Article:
Ron's macro works fine, and though he doesn't explicitly say so, if you select a whole column it'll work for that too.


2017-06-27 06:08:12

Surendera M. Bhanot

Check the contents of the cell containing the formula. If there is a <'> (single quote) at the beginning of the cell before '=' sign, it means the excel has been asked to read the contents as "Text". Remove that single quote and the formula will work.


2017-06-27 02:39:54

Paula

hello,

this tip did not work for me, do you have any others
thank you


2014-06-28 12:11:25

Ron

One click solution. I run into this issue all the time. I often work with worksheets that contain columns of data formatted as text. If you insert a column to the right of a text column Excel formats that column as Text also. Enter a formula there and Excel displays the text of the formula, not the result.
I use the following macro assigned to a QAT icon. Select the offending cell and click the QAT icon. Result of formula is now displayed.



Sub Format_General()
'
' Format_General Macro
'

'
Selection.NumberFormat = "General"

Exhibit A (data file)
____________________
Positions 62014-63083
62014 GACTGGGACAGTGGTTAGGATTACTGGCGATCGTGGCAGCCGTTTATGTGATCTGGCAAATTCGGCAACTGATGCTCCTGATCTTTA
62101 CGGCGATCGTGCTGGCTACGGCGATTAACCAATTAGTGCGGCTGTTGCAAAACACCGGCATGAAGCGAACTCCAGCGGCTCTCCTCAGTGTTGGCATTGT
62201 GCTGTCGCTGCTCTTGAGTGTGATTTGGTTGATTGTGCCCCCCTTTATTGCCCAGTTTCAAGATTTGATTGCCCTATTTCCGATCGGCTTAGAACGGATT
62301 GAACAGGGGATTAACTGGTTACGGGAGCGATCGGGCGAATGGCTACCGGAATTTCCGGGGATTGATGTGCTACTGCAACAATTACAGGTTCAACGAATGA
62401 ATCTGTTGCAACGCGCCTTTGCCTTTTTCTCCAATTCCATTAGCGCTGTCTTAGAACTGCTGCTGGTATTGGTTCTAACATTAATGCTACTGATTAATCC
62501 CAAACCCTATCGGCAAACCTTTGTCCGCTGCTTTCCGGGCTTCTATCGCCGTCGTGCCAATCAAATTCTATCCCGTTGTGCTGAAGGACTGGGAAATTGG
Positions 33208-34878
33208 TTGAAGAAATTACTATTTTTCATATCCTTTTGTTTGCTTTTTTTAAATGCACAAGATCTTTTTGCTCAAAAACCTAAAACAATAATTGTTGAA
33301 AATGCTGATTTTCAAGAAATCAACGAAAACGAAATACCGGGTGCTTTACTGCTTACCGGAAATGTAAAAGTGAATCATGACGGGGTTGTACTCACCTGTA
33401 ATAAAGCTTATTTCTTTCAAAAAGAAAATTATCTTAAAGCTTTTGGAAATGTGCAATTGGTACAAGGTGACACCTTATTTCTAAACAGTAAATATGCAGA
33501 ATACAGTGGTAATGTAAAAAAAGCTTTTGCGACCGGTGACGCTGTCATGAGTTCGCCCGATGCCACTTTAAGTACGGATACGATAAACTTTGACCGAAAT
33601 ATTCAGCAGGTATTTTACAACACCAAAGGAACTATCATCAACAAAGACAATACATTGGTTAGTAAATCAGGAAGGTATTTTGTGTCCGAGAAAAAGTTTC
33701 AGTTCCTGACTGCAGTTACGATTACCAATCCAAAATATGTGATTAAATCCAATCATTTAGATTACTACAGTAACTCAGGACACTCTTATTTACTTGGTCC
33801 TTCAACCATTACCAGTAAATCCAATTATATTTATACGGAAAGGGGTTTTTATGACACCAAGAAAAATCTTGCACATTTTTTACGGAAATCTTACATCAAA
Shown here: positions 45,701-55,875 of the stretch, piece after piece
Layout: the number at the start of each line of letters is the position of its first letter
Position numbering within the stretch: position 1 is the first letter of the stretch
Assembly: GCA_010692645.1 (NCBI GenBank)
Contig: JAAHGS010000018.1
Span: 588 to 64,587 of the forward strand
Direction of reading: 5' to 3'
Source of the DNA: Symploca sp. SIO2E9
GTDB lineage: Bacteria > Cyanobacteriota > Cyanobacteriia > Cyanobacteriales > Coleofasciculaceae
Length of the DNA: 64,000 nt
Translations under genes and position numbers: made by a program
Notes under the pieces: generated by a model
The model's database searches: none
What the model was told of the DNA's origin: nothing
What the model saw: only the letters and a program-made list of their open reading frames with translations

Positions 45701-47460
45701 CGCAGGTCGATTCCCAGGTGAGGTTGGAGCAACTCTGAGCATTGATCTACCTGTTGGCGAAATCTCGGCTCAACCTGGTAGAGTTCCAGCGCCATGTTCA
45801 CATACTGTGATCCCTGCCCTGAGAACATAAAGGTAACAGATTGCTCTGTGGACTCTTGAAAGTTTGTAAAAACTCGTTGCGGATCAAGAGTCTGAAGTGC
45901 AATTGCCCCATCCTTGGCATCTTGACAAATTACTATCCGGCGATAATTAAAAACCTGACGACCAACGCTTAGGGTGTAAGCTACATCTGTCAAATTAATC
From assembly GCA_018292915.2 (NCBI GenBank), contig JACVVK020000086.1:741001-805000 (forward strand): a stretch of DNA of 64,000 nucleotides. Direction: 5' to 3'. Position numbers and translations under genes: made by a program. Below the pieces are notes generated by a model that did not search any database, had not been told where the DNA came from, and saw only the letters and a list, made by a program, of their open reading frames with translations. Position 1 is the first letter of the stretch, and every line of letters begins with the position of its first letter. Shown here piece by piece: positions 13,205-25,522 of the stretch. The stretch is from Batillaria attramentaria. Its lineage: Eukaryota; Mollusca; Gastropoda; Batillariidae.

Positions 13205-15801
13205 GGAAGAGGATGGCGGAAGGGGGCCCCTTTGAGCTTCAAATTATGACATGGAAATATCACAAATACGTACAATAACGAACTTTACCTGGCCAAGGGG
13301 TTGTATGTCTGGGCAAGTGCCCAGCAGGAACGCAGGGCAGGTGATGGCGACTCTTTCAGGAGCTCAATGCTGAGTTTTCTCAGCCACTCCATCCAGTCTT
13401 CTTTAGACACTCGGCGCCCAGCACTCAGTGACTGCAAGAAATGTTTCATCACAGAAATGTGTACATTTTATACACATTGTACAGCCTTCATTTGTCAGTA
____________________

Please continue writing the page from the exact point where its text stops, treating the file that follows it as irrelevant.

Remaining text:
Selection.TextToColumns Destination:=ActiveCell, DataType:=xlDelimited, _
TextQualifier:=xlDoubleQuote, ConsecutiveDelimiter:=False, Tab:=True, _
Semicolon:=False, Comma:=False, Space:=False, Other:=False, FieldInfo _
:=Array(1, 1), TrailingMinusNumbers:=True
End Sub


2013-06-13 11:36:37

Danielle

Stuart, and all.

Pressing Ctrl+1 (U.S. keyboard) will bring up the same dialog box.


2013-06-03 15:08:49

Susan

This has also been my experience, Paul. Also - you can make calculations automatic or manual (turn automatic calculation on/off) in an Excel spreadsheet by going to "calculation options" in the "calculation" group on the ribbon under the "formulas" tab from 2010.


2013-06-03 12:47:12

Michelle Redford

Paul,

You are correct, Excel for 2010 does have the option to turn on/off auto calculation. If you go to the fomula tab and look in the Calculation box, there is a drop down for calculation options, and one of the selections is Automatic. Hope that solves the mystery for you!!!


2013-06-02 08:13:28

Joe Marten

I use Alt+AEF


2013-06-01 11:50:42

Ed

If my formula is a macro, how do you make it auto calculate?


2013-06-01 08:58:49

stuart

can you not just press ctrl shift ~ (uk keyboard)


2013-06-01 06:43:31

Ronald Palmer

When this happens to me, I select the range and format as general.


2013-06-01 06:15:43

Paul

in older versions of Excel there used to be an option in 'Tools/Options' to turn off automatic calculation. You turn it on/off with the F9 key.
Now so far I haven't found this option in the newer versions but knowing Excel I bet it is there somewhere.
The point of course being that in this case automatic calculation may be turned off.
From my experience this used to happen either when Spread Sheets got very large and unwieldy or when there were some Macros floating around with values that were formula dependent